Sir, – ‘Don’t eat meat’ – someone shouted it and everyone followed without a thought.

But, the opposite is true. Let us look at 10 molecules of CO2 in the atmosphere. They waft pass some grass, the grass takes them in and with the magic of photosynthesis, takes the carbon atoms, makes sugars and releases oxygen.

Of those 10 carbon atoms, seven will go on to make a bit of the carbohydrate and protein of a leaf, three will go on to make a bit of root, and subsequently become part of soil biology.

Those seven ‘leaf’ carbon atoms get eaten by a grazing ruminant, four of those carbon atoms are converted to protein (50% carbon) by the magic of the rumen. Two of these carbon atoms make dung, which lands on the ground providing food for a wonderful variety of lifeforms, in turn providing nourishment for the soil, for birds and much more.

One carbon atom is left and this becomes the ‘emission’, which is negligible compared with the CO2 removed by the grass.

Back to the four atoms in the animal’s protein. We eat it. When we are young, it builds our bodies and is stored. When older, it is used for repairs. What we do not use ends up in the loo, from there to the sewage works where it can easily be trapped and stored.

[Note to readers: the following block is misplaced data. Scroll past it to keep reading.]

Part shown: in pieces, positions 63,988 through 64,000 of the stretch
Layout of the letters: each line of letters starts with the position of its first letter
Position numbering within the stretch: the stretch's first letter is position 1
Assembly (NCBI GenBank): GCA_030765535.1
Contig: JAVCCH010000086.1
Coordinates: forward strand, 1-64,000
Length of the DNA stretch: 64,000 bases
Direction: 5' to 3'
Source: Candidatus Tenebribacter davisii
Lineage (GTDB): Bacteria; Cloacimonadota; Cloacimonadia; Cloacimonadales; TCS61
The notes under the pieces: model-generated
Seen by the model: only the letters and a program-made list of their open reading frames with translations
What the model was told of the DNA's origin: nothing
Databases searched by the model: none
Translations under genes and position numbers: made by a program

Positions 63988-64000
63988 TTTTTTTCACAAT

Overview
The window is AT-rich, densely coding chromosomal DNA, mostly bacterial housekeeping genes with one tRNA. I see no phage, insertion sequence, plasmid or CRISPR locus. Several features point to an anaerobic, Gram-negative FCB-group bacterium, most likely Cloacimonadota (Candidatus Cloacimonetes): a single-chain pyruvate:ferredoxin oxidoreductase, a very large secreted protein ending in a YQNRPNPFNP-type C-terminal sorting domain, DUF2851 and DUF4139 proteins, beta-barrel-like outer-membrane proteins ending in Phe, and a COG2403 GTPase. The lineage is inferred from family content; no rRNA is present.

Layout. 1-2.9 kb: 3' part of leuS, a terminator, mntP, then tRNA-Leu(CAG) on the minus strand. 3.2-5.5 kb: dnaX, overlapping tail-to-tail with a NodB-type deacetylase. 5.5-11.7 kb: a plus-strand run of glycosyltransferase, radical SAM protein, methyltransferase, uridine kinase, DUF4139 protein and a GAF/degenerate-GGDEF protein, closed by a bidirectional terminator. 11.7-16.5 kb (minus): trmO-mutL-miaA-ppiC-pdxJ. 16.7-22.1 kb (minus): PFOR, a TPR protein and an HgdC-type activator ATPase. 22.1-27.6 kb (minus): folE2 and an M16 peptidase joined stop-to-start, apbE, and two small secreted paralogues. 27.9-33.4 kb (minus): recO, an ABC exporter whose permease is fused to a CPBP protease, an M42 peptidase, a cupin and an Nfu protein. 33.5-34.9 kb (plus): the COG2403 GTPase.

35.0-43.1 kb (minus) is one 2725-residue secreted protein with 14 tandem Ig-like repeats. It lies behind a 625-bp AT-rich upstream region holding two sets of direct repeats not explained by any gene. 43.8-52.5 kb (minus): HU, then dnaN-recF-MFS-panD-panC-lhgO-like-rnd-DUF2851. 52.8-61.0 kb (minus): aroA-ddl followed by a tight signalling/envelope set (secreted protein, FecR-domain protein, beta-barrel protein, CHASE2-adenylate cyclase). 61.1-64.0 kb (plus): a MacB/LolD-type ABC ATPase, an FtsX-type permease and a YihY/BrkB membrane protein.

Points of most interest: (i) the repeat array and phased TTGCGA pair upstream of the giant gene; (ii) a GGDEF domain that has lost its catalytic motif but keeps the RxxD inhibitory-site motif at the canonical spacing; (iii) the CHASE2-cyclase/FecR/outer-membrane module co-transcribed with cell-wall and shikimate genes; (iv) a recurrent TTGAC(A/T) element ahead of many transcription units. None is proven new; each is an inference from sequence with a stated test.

Taking a look at planted woodland. The soil is ridged to make a drained weed-free strip to plant the wee tree. It grows and grows, and after 10 years covers the ground – 100% leaf area index. At this stage it can trap as much CO2 as grass, but the grass has been trapping CO2 for 10 years already.

The trees grow for another 20 to 30 years, not allowing light to the soil creating an almost sterile acid environment and building wood – only 45% carbon unlike protein!

Trees are then harvested, baring the soil and allowing erosion and oxidation of the soil – for another 10 years until full cover is again achieved.

So much of Scotland is only suitable for grass and thank goodness, Thanks to ruminants, it can produce wonderful food for us and also trap carbon to save the planet.

Many parts of the world are dry and arid – but with skill and great dreams, it could be cooled using solar panels for shade during the day and producing a little moisture from condensation during the night, enabling grass to be grown for livestock and an income from electricity sales plus carbon capture from all that CO2 taken in by grass.

We see politicians wringing their hands with no idea how to remove CO2 from the atmosphere – it is so obvious, nature does it all the time for free!

Eat meat, grow grass and save the planet.

Robert Johnstone


Island of Islay.